Virginia Whitney

Adjunct Professor, School of Music

  • MMus in Music Theory, Temple University
  • BMus in Theory/Composition, Wheaton College

A native of Trenton, NJ, Virginia graduated from the Wheaton College Conservatory of Music in 1978 with a BMus in theory and composition. While a student there, she studied with Vida Chenoweth, one of the early pioneers in developing a model for understanding the structure of unwritten non-Western music systems as a tool for helping minority peoples develop Christian hymnody.

From 1982-2001, she and her husband served with Wycliffe Bible Translators in Papua New Guinea as Bible translators with the Akoye people, being involved in the translation and literacy process, as well as encouraging ethnic hymnody with the Akoye and people of other language groups.

Since returning to the USA, she has been an active member of Lansdale Presbyterian Church (PCA) where she has served as music director and accompanist. She has recently become involved in ethnomusicology fieldwork again by researching the music of the Oroko people of Cameroon, with the goal of encouraging the Christians to use their local music styles in worship. Virginia has also worked with several other people groups in Cameroon, as well as some in The Gambia and Peru.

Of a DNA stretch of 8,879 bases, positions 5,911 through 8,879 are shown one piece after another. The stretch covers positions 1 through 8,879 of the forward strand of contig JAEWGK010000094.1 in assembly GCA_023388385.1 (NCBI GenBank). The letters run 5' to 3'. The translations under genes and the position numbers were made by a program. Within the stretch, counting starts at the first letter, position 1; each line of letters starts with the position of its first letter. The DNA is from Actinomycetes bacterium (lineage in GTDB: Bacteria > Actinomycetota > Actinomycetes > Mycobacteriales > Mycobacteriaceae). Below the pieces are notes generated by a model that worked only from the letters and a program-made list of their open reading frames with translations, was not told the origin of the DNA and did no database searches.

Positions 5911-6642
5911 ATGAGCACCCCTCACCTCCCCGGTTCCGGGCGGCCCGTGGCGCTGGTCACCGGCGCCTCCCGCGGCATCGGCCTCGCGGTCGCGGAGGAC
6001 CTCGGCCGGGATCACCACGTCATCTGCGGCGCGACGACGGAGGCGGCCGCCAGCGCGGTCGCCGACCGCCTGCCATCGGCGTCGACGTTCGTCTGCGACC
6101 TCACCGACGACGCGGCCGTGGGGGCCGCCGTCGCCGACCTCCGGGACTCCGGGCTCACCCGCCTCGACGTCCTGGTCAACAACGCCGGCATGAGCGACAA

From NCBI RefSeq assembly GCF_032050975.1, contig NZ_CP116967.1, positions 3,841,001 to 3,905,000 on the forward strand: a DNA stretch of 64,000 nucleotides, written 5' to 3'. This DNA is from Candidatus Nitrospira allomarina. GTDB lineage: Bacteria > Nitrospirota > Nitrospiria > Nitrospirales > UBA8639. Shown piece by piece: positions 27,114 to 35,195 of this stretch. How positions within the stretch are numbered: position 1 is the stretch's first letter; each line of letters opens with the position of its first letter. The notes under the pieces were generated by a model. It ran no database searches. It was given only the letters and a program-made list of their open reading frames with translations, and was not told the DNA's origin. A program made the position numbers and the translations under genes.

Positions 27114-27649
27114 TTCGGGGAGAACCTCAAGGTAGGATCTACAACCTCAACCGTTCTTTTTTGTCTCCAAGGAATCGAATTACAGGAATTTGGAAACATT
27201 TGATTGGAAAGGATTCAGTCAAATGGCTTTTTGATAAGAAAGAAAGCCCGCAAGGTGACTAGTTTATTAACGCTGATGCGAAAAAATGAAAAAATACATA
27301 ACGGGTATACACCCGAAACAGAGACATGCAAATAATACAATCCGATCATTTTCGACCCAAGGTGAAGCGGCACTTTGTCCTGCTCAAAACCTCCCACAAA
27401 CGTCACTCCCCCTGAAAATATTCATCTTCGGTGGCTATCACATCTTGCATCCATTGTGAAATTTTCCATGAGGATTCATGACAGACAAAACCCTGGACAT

Contact Information:
vwhitney@cairn.edu

Academic Specialties:

  • Ethnomusicology – with a focus on the analysis of oral-tradition melody and its relevance to Christian missions

Publications & Presentations:

  • Edited, revised, and published the 2nd edition of Sing-Sing: Communal Singing and Dancing in Papua New Guinea by Vida Chenoweth, 2021
  • Created and maintaining vidachenoweth.com cataloging the life and works of Vida Chenoweth
  • “A Melodic Analysis of Akoye Song,” Master’s Thesis, Temple University, 2008
  • Edited, revised, and published the 3rd edition of Melodic Perception and Analysis by Vida Chenoweth, 2006
  • “Gulf Province.” Garland Encyclopedia of World Music, 9:494-498. New York, Garland, 1998
  • “Akoye Music: A Reflection of an Individualistic Culture.” Ivilikou. Papua New Guinea Music Conference and Festival, 45-49, 1997

Memberships:

  • Society for Ethnomusicology
  • Global Ethnodoxology Network

Personal Interests:

  • Road trips
  • Sewing
  • Making music in small ensembles

Teaching at Cairn since 2014

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